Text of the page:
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Perseid Meteor Shower

11-12 Aug. 2012


Our plans for the 2012 Perseid meteor shower were routine - stay out at the observatory for a couple of nights during the peak activity to take photos and visually enjoy the show under the typically warm summer nights. But this year, stifling heat and humidity mixed to add a real adventure and spectacular bonus sky show to the meteor shower.


Day 1 - 8/11 (see video Video)

On Saturday, we stopped in the mid-afternoon in Temecula to do some last minute shopping. The heat and humidity were high and clouds were already building up to an afternoon thunderstorm. By the time we left for the observatory, sporadic drops of rain were starting to hit our windshield, and lightning was ripping across the sky every few minutes. Though it looked bad, it's not unusual for an afternoon thunderstorm to dissipate at sunset, so we pressed on.

Despite sometimes heavy rain and lightning, we arrived at the observatory in time to have dinner and see the clouds clear out at sunset as expected. We had a clear night with numerous meteors visible, including one bright enough to be seen on a real-time video (check it out in the day 1 video). I had set up a new GoPro HD camera up as an experiment. It turns out that though its 170° field of view is perfect for covering the sky, it is so insensitive that not even the brightest stars show up in night videos so it's of very limited use for astronomical observing.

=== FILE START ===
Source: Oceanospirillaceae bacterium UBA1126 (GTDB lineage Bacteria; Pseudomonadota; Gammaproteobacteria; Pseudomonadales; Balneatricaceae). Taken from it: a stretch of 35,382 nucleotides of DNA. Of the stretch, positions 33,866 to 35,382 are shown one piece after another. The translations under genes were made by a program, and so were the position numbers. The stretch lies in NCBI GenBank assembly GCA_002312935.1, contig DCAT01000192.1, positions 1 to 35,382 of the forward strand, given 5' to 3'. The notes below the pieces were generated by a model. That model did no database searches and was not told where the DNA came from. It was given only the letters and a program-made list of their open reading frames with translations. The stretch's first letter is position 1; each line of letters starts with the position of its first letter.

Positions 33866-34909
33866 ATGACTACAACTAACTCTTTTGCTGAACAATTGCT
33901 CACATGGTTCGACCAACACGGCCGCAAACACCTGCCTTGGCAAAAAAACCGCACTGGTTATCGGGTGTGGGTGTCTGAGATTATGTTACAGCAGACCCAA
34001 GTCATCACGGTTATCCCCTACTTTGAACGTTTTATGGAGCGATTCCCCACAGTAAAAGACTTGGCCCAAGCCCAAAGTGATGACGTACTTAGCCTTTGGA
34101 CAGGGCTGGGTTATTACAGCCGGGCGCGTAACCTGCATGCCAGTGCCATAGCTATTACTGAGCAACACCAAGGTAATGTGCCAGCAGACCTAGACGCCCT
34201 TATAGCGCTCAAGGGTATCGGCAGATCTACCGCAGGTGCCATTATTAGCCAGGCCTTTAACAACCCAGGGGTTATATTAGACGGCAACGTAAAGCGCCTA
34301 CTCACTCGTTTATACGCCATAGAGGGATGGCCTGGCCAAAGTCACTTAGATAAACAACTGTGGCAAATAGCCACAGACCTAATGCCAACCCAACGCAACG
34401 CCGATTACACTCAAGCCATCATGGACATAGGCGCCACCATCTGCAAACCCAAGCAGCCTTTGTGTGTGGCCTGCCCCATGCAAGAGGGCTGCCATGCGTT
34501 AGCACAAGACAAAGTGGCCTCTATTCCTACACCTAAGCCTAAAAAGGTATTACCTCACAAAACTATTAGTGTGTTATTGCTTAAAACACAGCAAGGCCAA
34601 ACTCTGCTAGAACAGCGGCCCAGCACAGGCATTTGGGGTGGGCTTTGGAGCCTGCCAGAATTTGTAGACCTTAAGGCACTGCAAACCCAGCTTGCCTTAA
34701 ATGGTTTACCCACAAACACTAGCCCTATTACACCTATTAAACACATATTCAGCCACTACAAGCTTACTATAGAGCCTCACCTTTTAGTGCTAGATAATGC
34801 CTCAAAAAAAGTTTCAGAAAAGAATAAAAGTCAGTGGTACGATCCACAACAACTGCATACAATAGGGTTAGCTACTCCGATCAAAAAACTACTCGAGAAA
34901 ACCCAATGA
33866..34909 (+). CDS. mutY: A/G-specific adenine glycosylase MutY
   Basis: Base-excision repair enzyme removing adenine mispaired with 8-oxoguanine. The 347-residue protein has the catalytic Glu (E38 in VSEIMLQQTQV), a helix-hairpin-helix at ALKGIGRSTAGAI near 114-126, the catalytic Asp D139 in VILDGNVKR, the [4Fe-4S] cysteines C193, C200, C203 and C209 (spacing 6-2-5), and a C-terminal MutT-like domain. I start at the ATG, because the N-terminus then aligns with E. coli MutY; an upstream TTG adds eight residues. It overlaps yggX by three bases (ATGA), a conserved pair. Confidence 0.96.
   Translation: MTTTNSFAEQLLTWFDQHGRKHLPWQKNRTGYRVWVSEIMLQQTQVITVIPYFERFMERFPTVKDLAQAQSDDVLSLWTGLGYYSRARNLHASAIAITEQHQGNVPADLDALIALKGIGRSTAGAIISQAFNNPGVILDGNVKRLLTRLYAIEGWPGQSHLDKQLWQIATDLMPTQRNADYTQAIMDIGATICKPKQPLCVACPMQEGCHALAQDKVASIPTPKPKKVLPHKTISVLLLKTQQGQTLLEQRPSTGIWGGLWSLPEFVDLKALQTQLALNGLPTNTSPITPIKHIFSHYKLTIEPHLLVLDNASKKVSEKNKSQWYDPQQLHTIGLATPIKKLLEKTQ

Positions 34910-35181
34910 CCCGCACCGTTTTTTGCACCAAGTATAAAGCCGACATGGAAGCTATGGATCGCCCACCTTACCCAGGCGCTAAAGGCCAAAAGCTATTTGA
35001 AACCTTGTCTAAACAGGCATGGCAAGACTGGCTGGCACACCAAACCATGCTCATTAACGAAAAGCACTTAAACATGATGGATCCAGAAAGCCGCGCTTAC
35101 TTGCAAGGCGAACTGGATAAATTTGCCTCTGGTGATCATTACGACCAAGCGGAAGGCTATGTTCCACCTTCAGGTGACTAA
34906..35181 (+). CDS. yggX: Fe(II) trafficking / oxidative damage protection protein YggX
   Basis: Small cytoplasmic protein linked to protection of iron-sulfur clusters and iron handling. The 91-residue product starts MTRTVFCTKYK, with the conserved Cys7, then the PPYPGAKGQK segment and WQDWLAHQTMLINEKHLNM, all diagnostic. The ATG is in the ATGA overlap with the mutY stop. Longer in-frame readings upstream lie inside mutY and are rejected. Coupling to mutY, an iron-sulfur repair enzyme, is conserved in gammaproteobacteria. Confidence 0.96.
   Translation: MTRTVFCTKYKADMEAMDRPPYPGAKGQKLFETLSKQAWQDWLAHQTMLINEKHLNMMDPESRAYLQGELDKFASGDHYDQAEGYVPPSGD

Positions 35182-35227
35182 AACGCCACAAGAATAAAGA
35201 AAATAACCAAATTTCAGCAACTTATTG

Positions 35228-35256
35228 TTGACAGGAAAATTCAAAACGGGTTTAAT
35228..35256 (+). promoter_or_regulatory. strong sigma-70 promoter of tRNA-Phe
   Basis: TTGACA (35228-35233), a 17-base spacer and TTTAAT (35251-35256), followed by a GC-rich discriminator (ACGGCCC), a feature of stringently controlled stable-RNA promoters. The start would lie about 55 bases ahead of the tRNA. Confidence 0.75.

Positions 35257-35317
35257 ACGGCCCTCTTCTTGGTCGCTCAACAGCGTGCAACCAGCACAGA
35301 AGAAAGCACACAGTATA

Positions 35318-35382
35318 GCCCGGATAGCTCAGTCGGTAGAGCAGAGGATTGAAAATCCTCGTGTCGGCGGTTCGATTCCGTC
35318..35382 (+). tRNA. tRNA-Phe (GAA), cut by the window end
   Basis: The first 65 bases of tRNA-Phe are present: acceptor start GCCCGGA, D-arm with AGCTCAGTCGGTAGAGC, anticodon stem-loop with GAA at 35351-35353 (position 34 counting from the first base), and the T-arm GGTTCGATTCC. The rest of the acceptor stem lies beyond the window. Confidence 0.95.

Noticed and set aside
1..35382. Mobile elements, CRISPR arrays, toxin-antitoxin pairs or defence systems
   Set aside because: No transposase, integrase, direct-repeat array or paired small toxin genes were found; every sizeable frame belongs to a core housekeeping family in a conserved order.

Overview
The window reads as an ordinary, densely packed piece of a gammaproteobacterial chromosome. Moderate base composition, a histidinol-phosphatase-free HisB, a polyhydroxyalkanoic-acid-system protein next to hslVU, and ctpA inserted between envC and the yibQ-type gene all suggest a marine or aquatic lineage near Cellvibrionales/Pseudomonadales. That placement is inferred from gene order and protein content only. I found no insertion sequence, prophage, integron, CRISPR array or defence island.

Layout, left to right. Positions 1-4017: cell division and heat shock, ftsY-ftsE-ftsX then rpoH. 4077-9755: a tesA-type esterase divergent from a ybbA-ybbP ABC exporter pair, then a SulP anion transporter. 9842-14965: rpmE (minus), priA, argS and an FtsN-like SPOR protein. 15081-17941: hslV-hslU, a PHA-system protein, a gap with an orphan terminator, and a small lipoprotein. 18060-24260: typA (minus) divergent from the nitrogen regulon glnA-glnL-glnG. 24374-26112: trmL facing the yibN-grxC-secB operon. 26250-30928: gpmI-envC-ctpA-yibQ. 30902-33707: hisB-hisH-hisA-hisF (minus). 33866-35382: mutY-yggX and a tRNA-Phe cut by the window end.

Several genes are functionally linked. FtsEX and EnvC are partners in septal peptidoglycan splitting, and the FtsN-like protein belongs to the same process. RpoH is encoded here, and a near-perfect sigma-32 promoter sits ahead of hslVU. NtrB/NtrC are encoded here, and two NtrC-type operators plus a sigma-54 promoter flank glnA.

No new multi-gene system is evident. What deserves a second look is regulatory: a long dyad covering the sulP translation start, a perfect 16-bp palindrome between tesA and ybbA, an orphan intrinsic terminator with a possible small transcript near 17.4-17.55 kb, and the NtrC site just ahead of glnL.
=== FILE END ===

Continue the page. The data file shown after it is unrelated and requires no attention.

Some Perseids from Day One. Click on the images to see larger versions.


Day 2 - 8/12 (see video Video)

Sunday morning started out clear and pleasant, but rapidly built up to a hot, humid repeat of Saturday. We left the observatory around 10am to go into town for brunch and to make a Home Depot stop, but could see the clouds building by the time we started on our return trip. Three-fourths of the way back, my observatory neighbor Jim called to warn us that it was raining heavily at the site, but since were almost there, we decided to continue on. We were encouraged to find the start of the 4-mile long dirt road to the site still dry where the paved road ended.

Eventually we had to stop, however, as the road became increasingly waterlogged. A mile or so before reaching the observatory site, we decided to wait at a high spot as the road lived up to the "creek" part of its name. After sitting in heavy rain and hail for a few minutes, a woman in a passing 4WD truck advised us not to proceed because conditions worsened further up the road, so we decided to drive back to town to wait the storm out. Oddly enough, the end of the dirt road was still dry when we got back to the paved road! As it turned out, the area received over an inch of rain in an hour or two while surrounding areas remained dry. The storm cell had just parked itself over the valley with our observatory site and unloaded in that one place.

In a few hours the road was drained enough to make it back to the observatory before sunset. But the weather wasn't done yet! Sunset brought another thunderstorm to the neighboring valley, so we were treated to a spectacular lightning show. From our vantage point, we were able to see all the activity, but still avoid actually being in the rain and lightning, so it worked out well for photographing the action.

By the end of twilight, the storm had also cleared out, leaving us with another nice evening for observing the Perseids - a perfect finish to a weekend adventure!

Perseid Shower - two-night composite.